Broadcast television was certainly responsible in part for the “mere representation of all that was once directly lived.” But it was also the medium used by young protesters the very next year to attract attention to their protests across the globe. Protest, it turned out, was memetic.
Daniel Ben Cohn-Bendit, one of the organizers of the original Paris protests would later say of his counterparts in other parts of the world: “We met through television. We were the first television generation.” Abbie Hoffman who helped organize the famous 1968 protests at the Democratic National Convention in Chicago said “A modern revolutionary group headed for the television, not for the factory.” When the Chicago police attacked the protesters they chanted in unison “The whole world is watching!” And for the first time it was.
In hindsight, the protest movements of 1968 were largely failures. The Franco regime continued in Spain, as did Brazil’s military dictatorship. The demands of Mexican students were never met and justice was never brought to those responsible for their massacre. In August Soviet tanks rolled into Prague and remained there until 1989. The temporary, weak alliance between the French labor and youth movements fell apart before the onset of winter. The Vietnam war continued, Apartheid in South Africa continued, and Charles De Gaulle remained in power.
In 1968, with the help of television, information became even more successful at replication. But it wasn’t able to change policies or end wars.
The Internet Generation
The very following year came the invention of the Internet, the best development for information since written language.
While in the West we soon became obese with information, in other countries the internet permitted information to replicate itself around the filters of censors. In countries like Tunisia and Egypt, where governments long censored radio and television, information was now having a heyday, eager to show us humble humans acts of corruption and police abuse.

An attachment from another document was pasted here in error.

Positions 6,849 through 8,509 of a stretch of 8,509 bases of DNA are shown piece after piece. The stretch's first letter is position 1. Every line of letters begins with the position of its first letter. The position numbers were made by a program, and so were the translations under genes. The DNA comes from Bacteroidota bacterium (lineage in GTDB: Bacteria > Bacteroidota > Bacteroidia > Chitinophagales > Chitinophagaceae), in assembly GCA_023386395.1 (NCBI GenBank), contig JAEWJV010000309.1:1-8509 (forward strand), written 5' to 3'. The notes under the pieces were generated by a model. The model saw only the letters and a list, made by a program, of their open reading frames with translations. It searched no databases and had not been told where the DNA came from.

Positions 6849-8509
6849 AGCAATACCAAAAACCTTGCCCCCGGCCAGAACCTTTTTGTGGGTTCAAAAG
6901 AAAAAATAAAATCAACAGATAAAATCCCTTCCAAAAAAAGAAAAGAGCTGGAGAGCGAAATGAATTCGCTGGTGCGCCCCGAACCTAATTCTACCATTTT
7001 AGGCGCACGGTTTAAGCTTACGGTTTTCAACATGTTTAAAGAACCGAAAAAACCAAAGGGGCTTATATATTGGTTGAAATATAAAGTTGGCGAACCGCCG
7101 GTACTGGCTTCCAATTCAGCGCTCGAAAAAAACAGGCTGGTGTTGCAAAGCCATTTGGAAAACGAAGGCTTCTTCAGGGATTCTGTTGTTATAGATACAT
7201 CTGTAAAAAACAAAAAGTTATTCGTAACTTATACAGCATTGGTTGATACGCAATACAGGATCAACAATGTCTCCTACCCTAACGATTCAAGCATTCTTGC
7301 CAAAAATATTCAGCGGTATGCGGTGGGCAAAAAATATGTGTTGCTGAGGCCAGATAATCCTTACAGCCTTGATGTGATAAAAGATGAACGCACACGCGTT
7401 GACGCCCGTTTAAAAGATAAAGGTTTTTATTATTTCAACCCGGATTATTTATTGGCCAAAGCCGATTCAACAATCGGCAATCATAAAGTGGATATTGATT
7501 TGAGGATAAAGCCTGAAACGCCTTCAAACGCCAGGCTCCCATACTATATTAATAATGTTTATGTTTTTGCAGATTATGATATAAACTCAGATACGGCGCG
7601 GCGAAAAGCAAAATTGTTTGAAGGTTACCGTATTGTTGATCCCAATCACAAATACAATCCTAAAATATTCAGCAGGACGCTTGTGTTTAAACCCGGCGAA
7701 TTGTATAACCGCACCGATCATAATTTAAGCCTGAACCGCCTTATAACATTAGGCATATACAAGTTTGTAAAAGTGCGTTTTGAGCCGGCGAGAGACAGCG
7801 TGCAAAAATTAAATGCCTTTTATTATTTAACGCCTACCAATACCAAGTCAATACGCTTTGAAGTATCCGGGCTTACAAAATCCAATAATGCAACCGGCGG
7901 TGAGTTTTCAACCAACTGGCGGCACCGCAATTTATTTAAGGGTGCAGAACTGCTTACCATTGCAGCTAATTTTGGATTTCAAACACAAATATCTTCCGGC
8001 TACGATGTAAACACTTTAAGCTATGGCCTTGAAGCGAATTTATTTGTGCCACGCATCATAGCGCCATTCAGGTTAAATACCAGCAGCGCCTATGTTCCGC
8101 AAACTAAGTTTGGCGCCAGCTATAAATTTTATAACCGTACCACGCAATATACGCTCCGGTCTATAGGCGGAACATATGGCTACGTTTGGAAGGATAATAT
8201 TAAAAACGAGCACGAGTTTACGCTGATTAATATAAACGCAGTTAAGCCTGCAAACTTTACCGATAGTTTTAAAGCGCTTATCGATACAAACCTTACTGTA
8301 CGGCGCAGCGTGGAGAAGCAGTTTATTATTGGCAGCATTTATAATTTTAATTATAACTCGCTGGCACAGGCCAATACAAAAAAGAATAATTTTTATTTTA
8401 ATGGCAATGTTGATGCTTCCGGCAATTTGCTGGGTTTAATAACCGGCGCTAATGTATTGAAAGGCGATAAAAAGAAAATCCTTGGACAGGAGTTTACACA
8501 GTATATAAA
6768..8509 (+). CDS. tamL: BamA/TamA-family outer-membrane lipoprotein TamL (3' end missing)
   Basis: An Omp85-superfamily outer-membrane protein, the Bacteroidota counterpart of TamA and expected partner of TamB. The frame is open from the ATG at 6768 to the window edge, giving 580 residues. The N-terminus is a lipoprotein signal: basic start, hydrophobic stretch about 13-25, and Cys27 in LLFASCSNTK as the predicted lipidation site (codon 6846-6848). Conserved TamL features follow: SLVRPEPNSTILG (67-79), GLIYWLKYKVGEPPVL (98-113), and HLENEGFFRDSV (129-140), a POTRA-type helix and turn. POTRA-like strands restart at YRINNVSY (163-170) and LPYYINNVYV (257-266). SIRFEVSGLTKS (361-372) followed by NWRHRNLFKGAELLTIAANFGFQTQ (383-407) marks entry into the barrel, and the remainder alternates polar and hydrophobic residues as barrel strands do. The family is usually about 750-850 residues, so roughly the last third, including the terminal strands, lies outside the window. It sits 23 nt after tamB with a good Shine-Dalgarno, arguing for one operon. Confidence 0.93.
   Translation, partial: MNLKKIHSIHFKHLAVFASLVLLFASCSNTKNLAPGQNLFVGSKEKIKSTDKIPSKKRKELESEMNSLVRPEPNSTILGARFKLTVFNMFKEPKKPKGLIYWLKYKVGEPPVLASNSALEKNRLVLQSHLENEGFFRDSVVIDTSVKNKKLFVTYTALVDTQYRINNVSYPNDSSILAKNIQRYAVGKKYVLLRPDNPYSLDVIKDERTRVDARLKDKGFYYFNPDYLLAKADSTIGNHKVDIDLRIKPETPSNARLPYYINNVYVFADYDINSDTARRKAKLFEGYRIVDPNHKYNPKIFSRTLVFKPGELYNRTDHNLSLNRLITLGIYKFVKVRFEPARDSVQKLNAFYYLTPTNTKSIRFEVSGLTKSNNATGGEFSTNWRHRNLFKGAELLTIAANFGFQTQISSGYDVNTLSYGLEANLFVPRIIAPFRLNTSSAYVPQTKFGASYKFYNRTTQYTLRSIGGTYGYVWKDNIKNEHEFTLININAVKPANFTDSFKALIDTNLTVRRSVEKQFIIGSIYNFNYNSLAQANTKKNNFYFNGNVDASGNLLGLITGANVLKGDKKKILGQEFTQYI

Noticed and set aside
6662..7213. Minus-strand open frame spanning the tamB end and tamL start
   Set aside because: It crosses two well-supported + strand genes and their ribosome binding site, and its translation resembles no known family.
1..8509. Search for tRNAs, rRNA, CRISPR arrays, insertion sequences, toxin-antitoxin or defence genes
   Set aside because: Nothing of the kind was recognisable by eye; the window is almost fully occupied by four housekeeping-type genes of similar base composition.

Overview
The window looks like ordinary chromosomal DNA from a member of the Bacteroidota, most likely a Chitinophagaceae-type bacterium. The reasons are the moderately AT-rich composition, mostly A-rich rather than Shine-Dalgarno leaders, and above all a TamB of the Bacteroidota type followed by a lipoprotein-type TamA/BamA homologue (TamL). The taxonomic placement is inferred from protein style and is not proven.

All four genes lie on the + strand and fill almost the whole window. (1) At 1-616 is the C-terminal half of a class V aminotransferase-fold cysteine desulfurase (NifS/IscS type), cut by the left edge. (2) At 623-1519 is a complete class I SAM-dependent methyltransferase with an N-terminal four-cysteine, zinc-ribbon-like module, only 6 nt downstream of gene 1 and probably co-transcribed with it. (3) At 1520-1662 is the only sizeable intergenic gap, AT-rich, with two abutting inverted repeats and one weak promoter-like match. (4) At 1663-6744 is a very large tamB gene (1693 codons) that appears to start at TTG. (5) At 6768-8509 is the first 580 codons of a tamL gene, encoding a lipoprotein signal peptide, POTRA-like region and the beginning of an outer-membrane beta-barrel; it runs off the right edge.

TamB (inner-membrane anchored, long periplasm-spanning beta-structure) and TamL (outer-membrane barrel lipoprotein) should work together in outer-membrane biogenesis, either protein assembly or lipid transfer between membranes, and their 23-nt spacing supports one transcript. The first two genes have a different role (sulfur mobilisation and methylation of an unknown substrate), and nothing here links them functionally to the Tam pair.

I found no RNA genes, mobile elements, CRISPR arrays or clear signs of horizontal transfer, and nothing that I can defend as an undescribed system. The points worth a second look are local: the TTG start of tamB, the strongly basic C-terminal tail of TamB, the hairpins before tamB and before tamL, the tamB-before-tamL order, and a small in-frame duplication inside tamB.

Major, social media-fueled protests have taken place this year in Portugal, Tunisia, Spain, Egypt, Senegal, Yemen, Syria, Uganda, Algeria, Oman, Greece, Jordan, Morocco, Mexico, Chile, Wisconsin, Malaysia, and tomorrow 15,000 young people in Mauritius have joined a Facebook page to take to the streets tomorrow to demand for greater civil rights.
Only now are we beginning to witness and make sense of how it is changing us and how we are changing it, but one observation I can make with some certainty is for future historians, what 1968 was to television, 2011 will be to the internet.
The question is will today’s youth be more successful than the youth of 1968 in creating lasting social and political change? Many writers have observed that 1968 was defined by anti-power rather than counter-power. Which is to say that the youth of 1968 were protesting against “the system”, but they didn’t offer any realistic alternative on which to build upon.
Anti-power protests are inherently more popular than counter-power because we humans seem to enjoy protesting against much more than protesting for. Most of the protests this year began as anti-power movements. Today’s speakers will tell us whether new alternatives are now taking shape.
Information seeks to replicate and spread itself further. And we, as information hungry humans are happy to oblige, but it increasingly important that we also seek truth and compromise through discussion and debate.
With that said, I encourage you all to participate during the discussion periods and with the Twitter hashtag #square2. And I am thrilled to introduce our first three speakers …